Using AI algorithms, we applied the “five-factor” model – a psychology theory that divides personality into five main groups – to analyse startup founders worldwide. After comparing data on thousands of successful founders to information about employees, we discovered that entrepreneurs exhibit very different combinations of personality traits to everyone else.

 

Entrepreneurs tend to have a penchant for variety and novelty. They often have a desire to be the centre of attention and an inherent exuberance. While these traits might sound generic, in the business world they translate into risk-taking, networking and relentless energy – critical ingredients for startup success.

 

Based on our findings, we have identified six distinct founder personality types: leader, accomplisher, operator, developer, fighter and engineer. Each type has its own combination of subtle personality traits, for example, operators value orderliness and fighters are emotionally sensitive.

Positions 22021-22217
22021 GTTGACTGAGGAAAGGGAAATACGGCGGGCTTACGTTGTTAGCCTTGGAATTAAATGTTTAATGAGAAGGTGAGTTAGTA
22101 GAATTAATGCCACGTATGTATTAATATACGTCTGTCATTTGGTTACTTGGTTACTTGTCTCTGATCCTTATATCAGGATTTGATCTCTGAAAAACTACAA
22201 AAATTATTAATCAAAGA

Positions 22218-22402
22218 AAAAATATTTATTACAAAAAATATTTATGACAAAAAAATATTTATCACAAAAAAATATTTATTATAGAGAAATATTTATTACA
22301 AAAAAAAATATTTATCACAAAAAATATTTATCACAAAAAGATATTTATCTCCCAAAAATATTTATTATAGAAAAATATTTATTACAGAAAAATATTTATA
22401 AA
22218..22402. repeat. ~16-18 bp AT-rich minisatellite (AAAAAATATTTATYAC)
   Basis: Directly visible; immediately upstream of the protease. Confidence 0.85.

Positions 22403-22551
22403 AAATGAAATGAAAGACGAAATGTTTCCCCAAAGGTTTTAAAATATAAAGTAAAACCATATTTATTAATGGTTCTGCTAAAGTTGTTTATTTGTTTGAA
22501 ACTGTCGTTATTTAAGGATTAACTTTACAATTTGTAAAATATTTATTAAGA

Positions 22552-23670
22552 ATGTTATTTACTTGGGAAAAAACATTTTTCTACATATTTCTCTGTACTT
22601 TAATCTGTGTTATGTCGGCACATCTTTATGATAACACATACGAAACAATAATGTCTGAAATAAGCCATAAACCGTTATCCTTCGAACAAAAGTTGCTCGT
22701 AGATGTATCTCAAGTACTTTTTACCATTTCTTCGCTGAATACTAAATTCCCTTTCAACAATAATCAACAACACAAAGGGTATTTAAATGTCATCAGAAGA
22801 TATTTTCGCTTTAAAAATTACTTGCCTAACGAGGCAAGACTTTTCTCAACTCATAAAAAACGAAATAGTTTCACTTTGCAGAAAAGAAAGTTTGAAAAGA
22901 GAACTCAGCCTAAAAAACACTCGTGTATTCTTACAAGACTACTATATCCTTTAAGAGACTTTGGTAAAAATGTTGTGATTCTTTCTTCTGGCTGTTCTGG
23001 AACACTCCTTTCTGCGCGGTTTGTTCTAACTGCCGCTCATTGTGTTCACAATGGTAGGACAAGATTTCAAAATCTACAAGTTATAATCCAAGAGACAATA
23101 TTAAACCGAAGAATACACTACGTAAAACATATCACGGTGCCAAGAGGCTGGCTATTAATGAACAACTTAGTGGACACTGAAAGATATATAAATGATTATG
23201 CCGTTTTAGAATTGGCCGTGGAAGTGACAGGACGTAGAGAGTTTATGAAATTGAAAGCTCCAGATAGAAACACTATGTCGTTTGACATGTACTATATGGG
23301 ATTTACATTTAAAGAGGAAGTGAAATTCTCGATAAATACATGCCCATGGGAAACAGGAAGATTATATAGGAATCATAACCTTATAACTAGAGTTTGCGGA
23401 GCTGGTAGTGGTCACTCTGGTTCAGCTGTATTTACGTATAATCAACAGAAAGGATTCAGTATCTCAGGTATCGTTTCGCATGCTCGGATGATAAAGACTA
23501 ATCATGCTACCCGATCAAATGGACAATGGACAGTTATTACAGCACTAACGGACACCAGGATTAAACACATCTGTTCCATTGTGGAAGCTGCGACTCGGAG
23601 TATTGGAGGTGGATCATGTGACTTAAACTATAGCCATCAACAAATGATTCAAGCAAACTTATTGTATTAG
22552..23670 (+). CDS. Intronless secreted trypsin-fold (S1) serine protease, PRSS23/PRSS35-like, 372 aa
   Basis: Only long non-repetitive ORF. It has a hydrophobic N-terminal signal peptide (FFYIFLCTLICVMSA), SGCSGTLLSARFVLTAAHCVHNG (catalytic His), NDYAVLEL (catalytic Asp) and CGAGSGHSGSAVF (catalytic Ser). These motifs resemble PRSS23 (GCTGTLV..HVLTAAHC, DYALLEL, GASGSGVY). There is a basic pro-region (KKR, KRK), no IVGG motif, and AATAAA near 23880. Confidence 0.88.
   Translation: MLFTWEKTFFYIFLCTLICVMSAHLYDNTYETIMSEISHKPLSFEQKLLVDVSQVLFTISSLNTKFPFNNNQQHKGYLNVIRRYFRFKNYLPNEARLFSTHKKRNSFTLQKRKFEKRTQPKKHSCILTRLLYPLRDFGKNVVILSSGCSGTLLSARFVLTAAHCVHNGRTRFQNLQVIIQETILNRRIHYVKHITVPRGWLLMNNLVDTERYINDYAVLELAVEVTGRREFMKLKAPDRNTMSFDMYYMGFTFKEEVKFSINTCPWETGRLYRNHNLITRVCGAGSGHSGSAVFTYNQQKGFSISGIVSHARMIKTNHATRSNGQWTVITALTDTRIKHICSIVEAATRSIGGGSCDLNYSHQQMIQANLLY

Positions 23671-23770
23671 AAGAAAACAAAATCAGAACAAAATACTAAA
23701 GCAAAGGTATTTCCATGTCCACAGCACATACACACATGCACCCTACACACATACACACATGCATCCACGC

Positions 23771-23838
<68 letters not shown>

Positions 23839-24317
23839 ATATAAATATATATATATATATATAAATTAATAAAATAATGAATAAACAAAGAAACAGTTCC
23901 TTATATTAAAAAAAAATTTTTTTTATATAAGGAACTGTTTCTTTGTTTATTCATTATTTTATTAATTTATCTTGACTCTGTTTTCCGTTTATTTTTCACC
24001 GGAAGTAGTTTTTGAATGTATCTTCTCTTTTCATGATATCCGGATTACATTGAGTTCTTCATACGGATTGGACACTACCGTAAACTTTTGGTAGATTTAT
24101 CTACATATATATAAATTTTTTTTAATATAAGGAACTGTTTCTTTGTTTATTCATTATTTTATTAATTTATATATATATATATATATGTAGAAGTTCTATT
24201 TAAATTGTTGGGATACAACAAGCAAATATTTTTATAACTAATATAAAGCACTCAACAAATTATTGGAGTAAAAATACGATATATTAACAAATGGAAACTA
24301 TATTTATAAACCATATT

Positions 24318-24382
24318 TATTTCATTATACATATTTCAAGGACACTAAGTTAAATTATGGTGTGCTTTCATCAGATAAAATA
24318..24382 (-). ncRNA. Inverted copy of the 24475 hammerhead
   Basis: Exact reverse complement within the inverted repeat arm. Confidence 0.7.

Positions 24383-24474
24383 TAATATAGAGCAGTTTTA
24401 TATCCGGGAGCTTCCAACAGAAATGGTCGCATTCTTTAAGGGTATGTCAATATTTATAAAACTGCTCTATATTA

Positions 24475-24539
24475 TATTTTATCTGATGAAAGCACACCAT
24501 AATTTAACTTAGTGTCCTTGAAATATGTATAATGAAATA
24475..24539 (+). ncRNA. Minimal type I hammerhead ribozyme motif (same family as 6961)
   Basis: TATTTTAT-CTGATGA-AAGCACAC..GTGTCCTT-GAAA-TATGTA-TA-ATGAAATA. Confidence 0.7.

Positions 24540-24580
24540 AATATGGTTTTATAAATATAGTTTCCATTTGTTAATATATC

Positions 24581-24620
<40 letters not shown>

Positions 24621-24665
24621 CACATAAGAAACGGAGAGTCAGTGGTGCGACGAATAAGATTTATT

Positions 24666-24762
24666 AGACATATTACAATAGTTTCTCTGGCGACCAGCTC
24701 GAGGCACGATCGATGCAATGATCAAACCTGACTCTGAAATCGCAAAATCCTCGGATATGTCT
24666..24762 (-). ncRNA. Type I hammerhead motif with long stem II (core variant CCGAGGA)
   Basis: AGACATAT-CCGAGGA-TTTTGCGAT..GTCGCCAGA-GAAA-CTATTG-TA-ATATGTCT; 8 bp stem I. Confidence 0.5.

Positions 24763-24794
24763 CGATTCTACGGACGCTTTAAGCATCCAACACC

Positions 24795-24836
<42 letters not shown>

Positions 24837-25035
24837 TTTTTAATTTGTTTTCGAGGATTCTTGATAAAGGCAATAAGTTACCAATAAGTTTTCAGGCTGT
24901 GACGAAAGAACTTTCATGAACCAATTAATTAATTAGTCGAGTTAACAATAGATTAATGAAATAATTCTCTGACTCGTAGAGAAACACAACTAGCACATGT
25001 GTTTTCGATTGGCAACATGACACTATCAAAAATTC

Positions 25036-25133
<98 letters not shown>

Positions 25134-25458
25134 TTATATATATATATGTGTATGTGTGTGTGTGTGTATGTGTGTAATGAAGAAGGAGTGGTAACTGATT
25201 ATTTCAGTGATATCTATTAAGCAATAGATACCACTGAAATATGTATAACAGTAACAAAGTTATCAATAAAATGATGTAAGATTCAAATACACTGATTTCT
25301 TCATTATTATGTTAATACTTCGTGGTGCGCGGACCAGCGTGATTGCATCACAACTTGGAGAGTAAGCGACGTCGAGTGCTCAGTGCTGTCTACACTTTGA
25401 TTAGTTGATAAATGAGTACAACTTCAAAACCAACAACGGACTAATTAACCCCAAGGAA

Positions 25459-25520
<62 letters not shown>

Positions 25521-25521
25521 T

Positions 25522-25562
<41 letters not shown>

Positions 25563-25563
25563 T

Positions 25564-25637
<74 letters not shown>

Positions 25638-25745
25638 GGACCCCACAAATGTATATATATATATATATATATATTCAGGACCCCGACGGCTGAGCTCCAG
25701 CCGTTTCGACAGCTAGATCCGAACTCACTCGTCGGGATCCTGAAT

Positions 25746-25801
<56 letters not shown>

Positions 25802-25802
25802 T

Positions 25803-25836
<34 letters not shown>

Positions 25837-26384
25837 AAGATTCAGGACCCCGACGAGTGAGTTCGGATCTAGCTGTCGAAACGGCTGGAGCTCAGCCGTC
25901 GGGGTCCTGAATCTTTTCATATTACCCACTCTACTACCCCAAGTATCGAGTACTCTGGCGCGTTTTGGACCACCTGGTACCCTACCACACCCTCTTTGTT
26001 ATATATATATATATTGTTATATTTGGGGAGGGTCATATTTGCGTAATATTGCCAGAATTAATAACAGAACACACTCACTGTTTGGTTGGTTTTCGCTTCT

Founder personality traits

 


Table showing founder personality types, traits and examples.


McCarthy, Gong, Braesemann, Stephany, Rizoiu and Kern, CC BY-ND

 

Many of these personality types are thriving in the real-life startup world. Take, for instance, Bill Gates, co-founder of Microsoft. He left Harvard to chase what was then a risky dream. This epitomises “openness to adventure”, which we found was a characteristic of the “leader” personality type.

 

This theme of defying the odds coupled with seemingly limitless energy resonates with many founder stories.

 

Melanie Perkins, a co-founder of $26 billion graphic design software company Canva, faced over 100 rejections from investors before securing the venture capital funding needed to build the platform. She has described herself as “determined, stubborn and adventurous” – also traits of the “leader” founder type.

 

Jeff Bezos is a well-known “acccomplisher”. He left his secure position at a New York hedge fund to found Amazon from Seattle. This wasn’t an impulsive move, it was a strategic choice. Bezos saw Seattle as the best place for a national distribution hub because it would benefit from Washington state’s specific tax laws. Such meticulous planning and long-term vision has characterised some of Amazon’s other achievements, including the development of Amazon Web Services, a global cloud computing leader.